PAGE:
“Scripture is authoritative and inerrant in the sense that it is a witness to the infinite and inerrant nature of God and to the finite and fallible nature of human beings. Scripture witness to God who is truth. […] We who interpret scripture are fallible. Many have used biblical texts to rationalize their own errant desires and lust for power, sometimes fully convinced they were following God. Yet, others have more rightly interpreted its authoritative guidance for authentic participation in divine goodness. Biblical literature is as much about human imperfection, sin, and preferred cultural practices as it is about divine power, goodness, righteousness, love, relationships, and justice.”- Karen Baker-Fletcher, Dancing With God: The Trinity from a Womanist Perspective, page 26.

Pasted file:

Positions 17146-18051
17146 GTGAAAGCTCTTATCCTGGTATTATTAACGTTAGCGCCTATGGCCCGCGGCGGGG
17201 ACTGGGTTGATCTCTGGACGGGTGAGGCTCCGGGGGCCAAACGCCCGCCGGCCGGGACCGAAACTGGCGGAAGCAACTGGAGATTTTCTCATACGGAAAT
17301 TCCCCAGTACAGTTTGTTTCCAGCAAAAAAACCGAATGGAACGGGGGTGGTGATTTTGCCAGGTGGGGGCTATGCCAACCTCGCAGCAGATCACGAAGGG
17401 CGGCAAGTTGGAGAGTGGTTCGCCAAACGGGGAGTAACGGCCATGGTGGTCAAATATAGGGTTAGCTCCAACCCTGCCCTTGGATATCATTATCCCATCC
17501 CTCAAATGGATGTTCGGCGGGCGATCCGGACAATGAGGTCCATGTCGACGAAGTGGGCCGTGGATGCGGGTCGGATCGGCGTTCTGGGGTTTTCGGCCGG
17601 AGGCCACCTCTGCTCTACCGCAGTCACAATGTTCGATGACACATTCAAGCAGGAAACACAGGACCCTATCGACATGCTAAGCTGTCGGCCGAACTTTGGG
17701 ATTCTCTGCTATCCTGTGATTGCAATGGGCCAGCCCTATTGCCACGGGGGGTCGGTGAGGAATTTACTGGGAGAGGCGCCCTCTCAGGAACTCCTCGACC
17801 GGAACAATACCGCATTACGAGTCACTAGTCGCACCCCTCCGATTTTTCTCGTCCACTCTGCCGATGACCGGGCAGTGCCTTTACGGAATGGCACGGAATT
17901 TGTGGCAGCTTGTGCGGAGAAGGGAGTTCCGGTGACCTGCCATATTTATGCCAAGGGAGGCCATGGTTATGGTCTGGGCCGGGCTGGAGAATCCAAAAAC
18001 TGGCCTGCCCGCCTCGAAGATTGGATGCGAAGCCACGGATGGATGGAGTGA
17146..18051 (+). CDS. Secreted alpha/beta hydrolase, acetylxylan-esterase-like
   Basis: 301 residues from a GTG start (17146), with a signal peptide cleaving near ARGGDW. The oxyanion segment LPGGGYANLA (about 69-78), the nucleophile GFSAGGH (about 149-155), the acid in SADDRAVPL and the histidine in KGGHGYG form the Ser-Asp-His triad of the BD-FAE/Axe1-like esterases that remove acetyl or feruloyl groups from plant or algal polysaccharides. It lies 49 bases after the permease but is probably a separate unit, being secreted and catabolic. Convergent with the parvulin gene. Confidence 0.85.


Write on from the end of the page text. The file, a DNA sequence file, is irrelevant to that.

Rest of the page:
“The doctrine of biblical infallibility reinforced and was reinforced by the need for social legitimization of slavery. Thus, racial slavery was accepted as the necessary fulfillment of the curse of Ham. This had the effect of placing the truthfulness of God’s self-revelation on the same level as Black slavery and White supremacy. The institutional framework that required Black men, women, and children to be treated as chattel, as possessions rather than human beings, was understood to be consistent with the spirit, genius, and precepts of the Christian faith.”- Katie Geneva Cannon, Katie’s Canon: Womanism and the Soul of the Black Community, page 41
I think that without a reference to Christ as our inerrant Rabbi/Priest/Teacher, definitions of biblical inerrancy/infallibility fall flat. Without Christocentrism, inerrancy becomes a cover for Christians who want to view their interpretation of the Bible as perfect. I argued this in the 2011 post: Katie’s Canonnization: Problems With The Chicago Statement. That was my position then as it is now. I was more apt to referring to Scripture as fully trustworthy, but I am open to using the language of inerrancy with the appropriate qualification: Christology.